IB Chemistry - Atomic Theory

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The word "Aufbau" comes from the German meaning "construction". It is how the electrons fill up the available atomic orbitals in order of increasing energy, according to certain rules.

Syllabus reference

Structure 1.3.5 - Each orbital has a defined energy state for a given electron configuration and chemical environment, and can hold two electrons of opposite spin.

  • Sublevels contain a fixed number of orbitals, regions of space where there is a high probability of finding an electron.
  • Apply the Aufbau principle, Hund’s rule and the Pauli exclusion principle to deduce electron configurations for atoms and ions up to Z = 36.


  • Full electron configurations and condensed electron configurations using the noble gas core should be covered
  • Orbital diagrams, i.e. arrow-in-box diagrams, should be used to represent the filling and relative energy of orbitals.
  • The electron configurations of Cr and Cu as exceptions should be covered.

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Atomic orbitals

Each energy level is split into sub-levels (except energy level 1). The sub-levels in turn, contain orbitals that can hold a maximum of two electrons per orbital.

As stated above the electrons fill up the orbitals in order of increasing energy from the lowest energy orbitals upwards. This process is subject to certain 'rules


Pauli's exclusion principle

This states that no two electrons can be identical within an atom. Simply stated, it means that only two electrons can fit into each atomic orbital and they must have opposite spins. By convention, we say that one electron spins up, and the other down , represented by up and down arrows.


Hund's rule

This states that electrons entering orbitals that have the same energy (degenerate orbitals, represented by boxes on the same level) must be filled by parallel electrons (unpaired electrons), before the electrons become paired up.


Example: In the electronic configuration of carbon 1s2 2s2 2p2, the electrons fill up in the following way:

level 's' orbitals   'p' orbitals


Anomalous configurations

The Aufbau principle works fairly well for the first 38 elements, but after that it starts to break down. Even so, there are two configurations that do not seem to fit into the pattern. These are chromium and copper.

Chromium (24 electrons) has an expected configuration of [Ar] 4s2 3d4. However, the actual configuration is [Ar] 4s1 3d5.

This is explained by suggesting that there is some energetic advantage to the atom to have a half-full set of 'd' orbitals, and that this is enough to cause one of the 4s orbital electrons to occupy the last orbital in the 3d series.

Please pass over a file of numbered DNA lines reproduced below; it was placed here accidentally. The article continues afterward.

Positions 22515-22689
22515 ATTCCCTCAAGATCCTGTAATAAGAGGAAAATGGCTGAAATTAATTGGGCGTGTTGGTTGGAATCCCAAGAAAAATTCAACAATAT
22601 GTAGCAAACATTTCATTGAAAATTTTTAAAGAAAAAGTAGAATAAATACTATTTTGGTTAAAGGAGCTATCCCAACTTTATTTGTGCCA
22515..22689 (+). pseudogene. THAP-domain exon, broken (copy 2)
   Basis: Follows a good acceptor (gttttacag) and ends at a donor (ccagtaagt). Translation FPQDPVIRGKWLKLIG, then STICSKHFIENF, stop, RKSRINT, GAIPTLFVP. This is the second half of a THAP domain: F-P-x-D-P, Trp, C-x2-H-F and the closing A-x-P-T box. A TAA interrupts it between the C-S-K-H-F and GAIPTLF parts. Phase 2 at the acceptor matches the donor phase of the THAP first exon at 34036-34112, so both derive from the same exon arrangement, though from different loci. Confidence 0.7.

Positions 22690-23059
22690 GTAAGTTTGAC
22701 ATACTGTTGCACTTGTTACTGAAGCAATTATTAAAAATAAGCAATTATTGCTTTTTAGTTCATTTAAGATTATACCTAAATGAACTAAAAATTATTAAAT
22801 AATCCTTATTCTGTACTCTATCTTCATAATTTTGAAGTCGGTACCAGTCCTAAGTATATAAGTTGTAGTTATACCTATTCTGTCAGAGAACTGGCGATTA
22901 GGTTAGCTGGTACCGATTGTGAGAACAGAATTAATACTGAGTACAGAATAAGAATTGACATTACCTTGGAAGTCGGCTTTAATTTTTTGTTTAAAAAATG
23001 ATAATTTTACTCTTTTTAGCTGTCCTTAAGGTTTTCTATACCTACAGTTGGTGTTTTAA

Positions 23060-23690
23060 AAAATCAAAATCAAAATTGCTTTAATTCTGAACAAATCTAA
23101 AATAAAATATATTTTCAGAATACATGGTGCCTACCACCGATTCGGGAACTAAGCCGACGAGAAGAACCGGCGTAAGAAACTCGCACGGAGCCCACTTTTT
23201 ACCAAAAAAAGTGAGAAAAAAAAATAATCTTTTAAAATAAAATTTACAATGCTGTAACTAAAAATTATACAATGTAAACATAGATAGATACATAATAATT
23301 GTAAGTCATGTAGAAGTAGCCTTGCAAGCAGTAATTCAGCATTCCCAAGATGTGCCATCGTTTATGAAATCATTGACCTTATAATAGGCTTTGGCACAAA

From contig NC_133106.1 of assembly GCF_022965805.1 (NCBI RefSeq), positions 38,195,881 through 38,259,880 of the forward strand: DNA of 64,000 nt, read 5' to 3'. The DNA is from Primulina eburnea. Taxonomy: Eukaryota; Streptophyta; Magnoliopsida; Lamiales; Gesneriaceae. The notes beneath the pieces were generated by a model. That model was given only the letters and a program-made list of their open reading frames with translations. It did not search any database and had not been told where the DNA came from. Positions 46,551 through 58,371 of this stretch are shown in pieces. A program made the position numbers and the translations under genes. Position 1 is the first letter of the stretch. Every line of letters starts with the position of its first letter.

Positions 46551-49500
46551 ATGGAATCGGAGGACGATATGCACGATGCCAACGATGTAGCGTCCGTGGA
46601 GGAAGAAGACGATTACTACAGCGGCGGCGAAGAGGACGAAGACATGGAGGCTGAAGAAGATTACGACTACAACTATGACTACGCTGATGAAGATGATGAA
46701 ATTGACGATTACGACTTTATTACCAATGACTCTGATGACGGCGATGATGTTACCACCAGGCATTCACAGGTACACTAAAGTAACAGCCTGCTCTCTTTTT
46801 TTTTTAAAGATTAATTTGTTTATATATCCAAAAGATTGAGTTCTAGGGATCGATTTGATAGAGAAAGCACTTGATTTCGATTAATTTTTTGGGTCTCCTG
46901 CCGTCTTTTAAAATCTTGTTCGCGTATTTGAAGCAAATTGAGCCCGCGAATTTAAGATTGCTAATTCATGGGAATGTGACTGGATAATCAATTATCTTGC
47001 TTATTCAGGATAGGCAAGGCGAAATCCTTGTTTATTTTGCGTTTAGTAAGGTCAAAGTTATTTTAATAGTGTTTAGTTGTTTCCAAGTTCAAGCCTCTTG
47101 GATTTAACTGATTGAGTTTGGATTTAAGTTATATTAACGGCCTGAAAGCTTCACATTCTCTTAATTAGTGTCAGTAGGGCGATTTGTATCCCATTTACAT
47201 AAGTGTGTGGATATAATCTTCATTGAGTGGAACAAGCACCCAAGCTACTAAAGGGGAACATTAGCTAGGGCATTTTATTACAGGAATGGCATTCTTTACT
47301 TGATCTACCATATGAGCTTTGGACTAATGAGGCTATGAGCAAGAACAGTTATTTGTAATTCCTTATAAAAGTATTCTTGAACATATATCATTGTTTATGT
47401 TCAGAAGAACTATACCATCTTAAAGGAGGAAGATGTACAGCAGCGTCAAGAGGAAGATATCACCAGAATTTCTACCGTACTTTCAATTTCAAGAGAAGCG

Copper (29 electrons) also has an anomalous configuration with the expected [Ar] 4s2 3d9 giving way to [Ar] 4s1 3d10.

Once again, this is explained by the extra stability due to a full set of 3d orbitals, providing the incentive for the 4s electron to be housed in the last 3d orbital.

The Aufbau Principle

Example: Which of the following atoms has/have one or more unpaired electrons?

  1. I. Iron
  2. II. Copper
  3. III. Zinc

To answer the question it is necessary to look at the electronic configuration of each atom.

  • Iron [Ar] 4s2 3d6
  • Copper [Ar] 4s1 3d10
  • Zinc [Ar] 4s2 3d10

Iron has 6 'd' electrons to fit into 5 'd' orbitals. As the first five must enter with parallel spin it has 4 unpaired electrons

Copper has a single unpaired electron in the 4s orbital and all the '3d' orbitals are full

Zinc has a full set of 4s and 3d orbitals

Therefore, of the three elements, only iron and copper have unpaired electrons.


Electronic configuration of ions

Ions are formed from atoms by the addition or removal of electrons depending on whether the atom is a metal or a non-metal.

Metals lose electrons forming positive ions. The number of electrons lost depends on the metal atoms. Group 1, 2 and 3 elements lose 1, 2 and 3 electrons respectively to give a noble gas configuration.

The 'd' block (transition) metals have variable oxidation states and may lose a variable number of electrons. The first electrons lost by the first row 'd' block metals are the 4s electrons. After these have been removed the '3d' electrons are successively removed until the required ion is obtained.

Example: Show the electronic configuration of iron(II) and iron(III) ions.

iron(II) has a charge of 2+ and has consequently lost 2 electrons. Iron (III) has a charge of 3+ and has lost 3 electrons.

Iron (at no. 26) has an electronic configuration = 1s2 2s2 2p6 3s2 3p6 4s2 3d6

iron(II) has a configuration of 1s2 2s2 2p6 3s2 3p6 4s0 3d6

iron(III) has a configuration of 1s2 2s2 2p6 3s2 3p6 4s0 3d5

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